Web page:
Dah-veed's cojones
It's ironic that after recently celebrating the local Rock en Espanol scene, your magazine would print a feature that criticizes David Garza for insisting "that his first name be pronounced Dah-veed in honor of his Mexican heritage" ["Deifying Dah-veed," March 12]. It's even more ironic that such a criticism would come from a guy named Hobart...now, that takes cojones (ko-HO-nays). However frustrating your writer's comment may be, it is by no means surprising to those of us who try to maintain our ethnic identity. In the future, just remember--it's not a "minor egocentric detail," it's a name...one that you'll be pronouncing for some time to come.

Thank you, though, for finally giving David Garza the substantive coverage he has long deserved. I guess the Old 97's and the Toadies must've had the week off.

Joel (ho-EL) Garza
Via e-mail

To say that it is egocentric of David Garza to insist that his first name be pronounced Dah-veed reeks of racism, but you probably don't even realize that. The name his mother and father gave him at birth is pronounced "Dah-veed." That is all he knew until he started first grade and a teacher called him by the Anglo "David" pronunciation. Why is it egocentric to ask to be called by one's given name? The pronunciation "Dah-veed" is, quite simply, David's name. Day-vid is not his name. Why do so many non-Hispanic journalists have such a problem with that?

Who am I to be telling you this? An Anglo woman who has known David Garza for seven years. I signed David to Joe Priesnitz Artist Management way back when and worked with him for almost four years. I never had one single problem with David's supposed "pretentiousness." He has always been nothing but pleasant and a true joy to have for a friend.

Kristen Nagel
Via e-mail

Do you have a degree in psychology, Hobart? I think you need to stick to what you claim to know--music--and stop trying to analyze musicians for who and what they are. I happen to know David and am quite positive that what you wrote has been misconstrued. He is anything but "pretentious, grandiose, and self-indulgent." I also find nothing wrong with being proud of your heritage. So, in short, I am very disappointed in your attack on David Garza as a person, as well as your poor attempt to review his music.

Martita Short
Via e-mail

Lament for Judge Gandy
I enjoyed Muriel L. Sims' article about the race for the judgeship of County Criminal Court 10 between Judge Marshall Gandy and David Finn ["Choosing sides," March 5]. I assumed after reading this article that Judge Gandy would be easily re-elected. My mistake! That other paper had endorsed Finn, and the sorrowfully uninformed and disinterested voters of Dallas--if they voted at all--voted what they were told to vote by the equally uninformed Dallas Morning News.

In brief, let me say this: As a former senior detective in [Dallas police] Crimes Against Persons, I remember on many an occasion contacting Judge Gandy in the middle of the night to arrange a search or arrest warrant for numerous felons, including murderers. Judge Gandy never complained; he took the time to discuss the facts of the case; he even made coffee in his bathrobe. His reputation with the police departments throughout the city as well as prosecutors in the District Attorney's office and employees of the respected Family Place Center is excellent. His innovative management of the domestic-violence court has been a model nationwide. He's backlogged because he takes the time on these cases to make certain they are all well-handled.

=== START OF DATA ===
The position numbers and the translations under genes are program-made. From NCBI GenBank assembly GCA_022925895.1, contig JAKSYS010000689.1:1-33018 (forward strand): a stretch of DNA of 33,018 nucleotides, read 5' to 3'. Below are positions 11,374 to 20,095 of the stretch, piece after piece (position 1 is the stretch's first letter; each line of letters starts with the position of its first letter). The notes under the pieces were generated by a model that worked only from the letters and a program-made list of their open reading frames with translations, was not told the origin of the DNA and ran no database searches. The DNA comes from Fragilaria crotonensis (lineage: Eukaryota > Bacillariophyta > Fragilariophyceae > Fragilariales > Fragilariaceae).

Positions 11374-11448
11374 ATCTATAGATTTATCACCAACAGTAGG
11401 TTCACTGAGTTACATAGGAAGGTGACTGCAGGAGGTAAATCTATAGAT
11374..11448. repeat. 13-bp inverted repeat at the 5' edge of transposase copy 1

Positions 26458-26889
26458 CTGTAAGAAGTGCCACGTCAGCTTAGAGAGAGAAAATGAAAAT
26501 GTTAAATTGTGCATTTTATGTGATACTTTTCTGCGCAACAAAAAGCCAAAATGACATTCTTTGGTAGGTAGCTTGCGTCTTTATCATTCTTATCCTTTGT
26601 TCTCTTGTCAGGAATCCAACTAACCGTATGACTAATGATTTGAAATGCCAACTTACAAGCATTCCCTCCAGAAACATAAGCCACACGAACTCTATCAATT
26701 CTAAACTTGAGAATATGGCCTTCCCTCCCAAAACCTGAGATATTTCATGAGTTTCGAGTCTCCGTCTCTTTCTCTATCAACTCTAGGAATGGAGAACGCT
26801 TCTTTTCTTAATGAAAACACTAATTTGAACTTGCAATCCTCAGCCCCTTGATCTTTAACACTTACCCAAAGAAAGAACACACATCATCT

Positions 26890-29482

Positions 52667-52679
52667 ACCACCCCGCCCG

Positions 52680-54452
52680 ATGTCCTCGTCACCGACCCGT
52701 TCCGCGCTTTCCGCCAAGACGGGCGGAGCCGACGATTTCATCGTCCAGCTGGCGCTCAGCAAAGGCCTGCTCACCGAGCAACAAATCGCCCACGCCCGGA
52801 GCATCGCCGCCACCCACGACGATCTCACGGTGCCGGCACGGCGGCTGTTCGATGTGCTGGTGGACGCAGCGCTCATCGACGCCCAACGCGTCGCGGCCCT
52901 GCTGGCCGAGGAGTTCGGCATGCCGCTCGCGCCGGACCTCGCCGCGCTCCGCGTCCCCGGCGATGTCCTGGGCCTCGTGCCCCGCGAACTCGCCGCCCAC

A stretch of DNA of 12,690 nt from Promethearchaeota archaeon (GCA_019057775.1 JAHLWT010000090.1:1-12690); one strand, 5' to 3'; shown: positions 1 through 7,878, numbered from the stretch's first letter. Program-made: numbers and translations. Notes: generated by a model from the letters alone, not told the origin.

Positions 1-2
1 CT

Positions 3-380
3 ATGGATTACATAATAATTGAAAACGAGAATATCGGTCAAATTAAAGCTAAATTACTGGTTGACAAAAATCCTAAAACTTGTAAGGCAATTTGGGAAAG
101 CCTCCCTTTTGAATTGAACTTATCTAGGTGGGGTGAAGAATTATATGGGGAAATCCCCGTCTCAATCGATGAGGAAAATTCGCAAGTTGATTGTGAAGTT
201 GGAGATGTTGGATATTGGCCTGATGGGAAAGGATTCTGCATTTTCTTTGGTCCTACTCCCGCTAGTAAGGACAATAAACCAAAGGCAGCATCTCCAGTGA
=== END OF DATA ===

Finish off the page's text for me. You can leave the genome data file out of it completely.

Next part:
The voters have unwittingly done a disservice to their community. David Finn is known as an ambitious but inexperienced young attorney, trying to ride on his father's coattails. These old-line defense firms resent Gandy's attempts to bring justice into the courtroom for their deep-pocketed clients who happen to beat their wives. Any women out there who did not take the time to look into this race and vote accordingly should be ashamed of themselves for the outcome.

Bill Walker

Glorious war
Is it possible that interests wishing to preserve the image of a gloriously victorious 100-hour war ["The war over Gulf War Syndrome," March 5] do not want an additional 100,000 casualties added to the butcher's bill?

Robert Bunting
Via e-mail

First of all, an excellent story. I myself was in the Army but did not go to the Gulf. However, I was involved with the USA's stockpile of chemical weapons on a little-known island in southwest Hawaii called Johnston Atoll (Island on some maps). I have experienced some of the symptoms described in the story, plus the addition of radiation from nuclear weapons testing. It makes me worried that the long-term side effects may yet effect me and my offspring. I have also witnessed firsthand how different symptoms affect people in this environment: sudden baldness, no energy, can't eat, and skin irritations. Maybe I'm paranoid, but this was the same reaction Gulf veterans reported after coming home.